Last night saw the annual John Peel Lectures which always feature a “notable figure from the music industry” speaking freely about a chosen subject. This year’s lecture, named of course in honour of the late, great Radio 1 DJ John Peel, had a focus on “Free Music in a Capitalist Society” and it was delivered by the mercurial madman Iggy Pop and all this dried whiskey, dulcet tones on the favourable BBC 6 Music.
There couldn’t have been a more perfect subject on the show thanks to the (forceful) release of U2’s latest album into every Apple device across the globe. Something Iggy himself wasn’t quite prepared for when detailing his speech “the shit has really hit the fan on the subject thanks to U2 and Apple”.
Hear it here.
Iggy Pop said: “The people who don’t want the free U2 download are trying to say, don’t try to force me. And they’ve got a point. Part of the process when you buy something from an artist, it’s a kind of anointing, you are giving people love. It’s your choice to give or withhold. You are giving a lot of yourself, besides the money. But in this particular case, without the convention, maybe some people felt like they were robbed of that chance and they have a point.”
But he intimated that while the file-sharing of songs can be destructive the industry should not quite be sharpening the pitchforks yet: “I think that prosecuting some college kid because she shared a file is a lot like sending somebody to Australia 200 years ago for poaching his lordship’s rabbit. That’s how it must seem to poor people who just want to watch a crappy movie for free after they’ve been working themselves to death all day at Tesco or whatever, you know.”
Iggy even delved into that advert with an ambivalence of a man in the know, citing it as a great opportunity to make the money that record sales once brought. “If I wanna make money, well how about selling car insurance? At least I’m honest. It’s an ad and that’s all it is. Every free media platform I’ve ever known has been a front for advertising or propaganda or both. And it always colours the content. In other words, you hear crap on the commercial radio. The licensing of music by films, corps, and TV has become a flood because these people know they’re not a hell of a lot of fun so they throw in some music that is. I’m all for that because that’s the way the door opened for me. I got heard on TV before the radio would take a chance.”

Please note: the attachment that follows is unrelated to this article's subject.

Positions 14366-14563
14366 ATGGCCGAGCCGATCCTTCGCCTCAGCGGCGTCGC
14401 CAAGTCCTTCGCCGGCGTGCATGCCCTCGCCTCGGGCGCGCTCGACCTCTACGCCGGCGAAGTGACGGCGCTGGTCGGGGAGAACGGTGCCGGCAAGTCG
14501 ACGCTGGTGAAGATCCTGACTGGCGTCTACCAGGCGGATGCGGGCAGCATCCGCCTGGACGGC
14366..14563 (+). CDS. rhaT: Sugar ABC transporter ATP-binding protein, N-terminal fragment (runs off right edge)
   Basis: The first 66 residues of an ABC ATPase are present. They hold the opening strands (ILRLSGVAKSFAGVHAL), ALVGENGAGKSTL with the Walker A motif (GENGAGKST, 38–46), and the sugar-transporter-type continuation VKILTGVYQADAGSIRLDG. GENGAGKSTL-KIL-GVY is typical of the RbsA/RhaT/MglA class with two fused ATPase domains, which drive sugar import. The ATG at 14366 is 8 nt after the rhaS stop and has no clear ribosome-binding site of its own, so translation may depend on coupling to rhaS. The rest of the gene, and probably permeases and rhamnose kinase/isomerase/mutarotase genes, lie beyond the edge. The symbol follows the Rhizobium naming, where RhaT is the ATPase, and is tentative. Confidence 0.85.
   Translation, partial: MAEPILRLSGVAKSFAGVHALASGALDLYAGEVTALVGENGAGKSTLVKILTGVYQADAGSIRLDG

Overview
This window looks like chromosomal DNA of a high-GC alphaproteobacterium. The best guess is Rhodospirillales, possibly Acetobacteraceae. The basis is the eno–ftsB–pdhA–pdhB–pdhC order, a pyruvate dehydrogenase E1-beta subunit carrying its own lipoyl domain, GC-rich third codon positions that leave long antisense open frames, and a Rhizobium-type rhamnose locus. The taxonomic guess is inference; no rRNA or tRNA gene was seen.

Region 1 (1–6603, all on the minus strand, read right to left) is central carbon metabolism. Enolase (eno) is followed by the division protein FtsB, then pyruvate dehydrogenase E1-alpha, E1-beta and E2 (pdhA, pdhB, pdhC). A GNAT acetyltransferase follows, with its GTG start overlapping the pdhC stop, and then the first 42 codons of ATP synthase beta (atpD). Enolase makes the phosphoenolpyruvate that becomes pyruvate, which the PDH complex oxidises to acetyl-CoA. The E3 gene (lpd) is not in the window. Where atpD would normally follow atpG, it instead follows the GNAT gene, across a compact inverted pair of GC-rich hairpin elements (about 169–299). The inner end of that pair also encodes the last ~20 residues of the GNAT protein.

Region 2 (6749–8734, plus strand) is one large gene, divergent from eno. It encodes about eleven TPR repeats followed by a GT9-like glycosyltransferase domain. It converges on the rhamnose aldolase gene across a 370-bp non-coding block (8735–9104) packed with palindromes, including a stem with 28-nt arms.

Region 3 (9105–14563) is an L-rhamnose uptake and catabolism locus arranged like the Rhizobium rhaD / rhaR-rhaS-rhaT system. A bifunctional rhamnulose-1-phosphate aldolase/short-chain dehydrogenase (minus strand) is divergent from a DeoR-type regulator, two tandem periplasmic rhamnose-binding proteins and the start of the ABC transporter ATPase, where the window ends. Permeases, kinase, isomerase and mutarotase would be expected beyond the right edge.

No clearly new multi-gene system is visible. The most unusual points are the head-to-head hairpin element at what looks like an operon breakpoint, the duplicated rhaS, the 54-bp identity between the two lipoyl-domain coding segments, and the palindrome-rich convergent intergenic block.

Iggy spoke about the legendary John Peel: “I get the feeling that John was the kind of guy who would have done his job for nothing, as long as he felt great about it. So we have that in common. Examining his life, I was interested to learn that he found his voice in large part through his wanderings in America. Sometimes it takes strange circumstances to provide a mirror in which to find yourself. Anyway, he’s done a lot to give others a voice, and that’s the most important gift you can give. Here was a person with strong opinions and enthusiasms who wasn’t defined by any system, because of that his show became an exciting location, kind of like a shop that’s a good hang. So it was a social as well as a musical phenomenon.”
Iggy went on to share memories of the early years with the Stooges’ run-ins with The Ramones and everyone’s favourite curly-haired character to hate: Malcolm McLaren. Whilst also pledging allegiance to the creativity and quality of the music still being released on indie labels today. He left us with a simple message: “Dream. Be generous, don’t be stingy. Please… Life’s a hurly-burly, so I would say try hard to diversify your skills and interests. Stay away from drugs and talent judges. Get organized. Big or little, that helps a lot.
“I’d like you to do better than I did. Keep your dreams out of the stinky business, or you’ll go crazy, and the money won’t help you. Be careful to maintain a spiritual EXIT. Don’t live by this game because it’s not worth dying for. Hang onto your hopes. You know what they are. They’re private. Because that’s who you really are and if you can hang around long enough you should get paid. I hope it makes you happy. It’s the ending that counts, and the best things in life really are free.”
There will be a video broadcast of the lecture on October 19th on BBC Four. Otherwise, catch Iggy as the perfect Sunday DJ on BBC6 Music.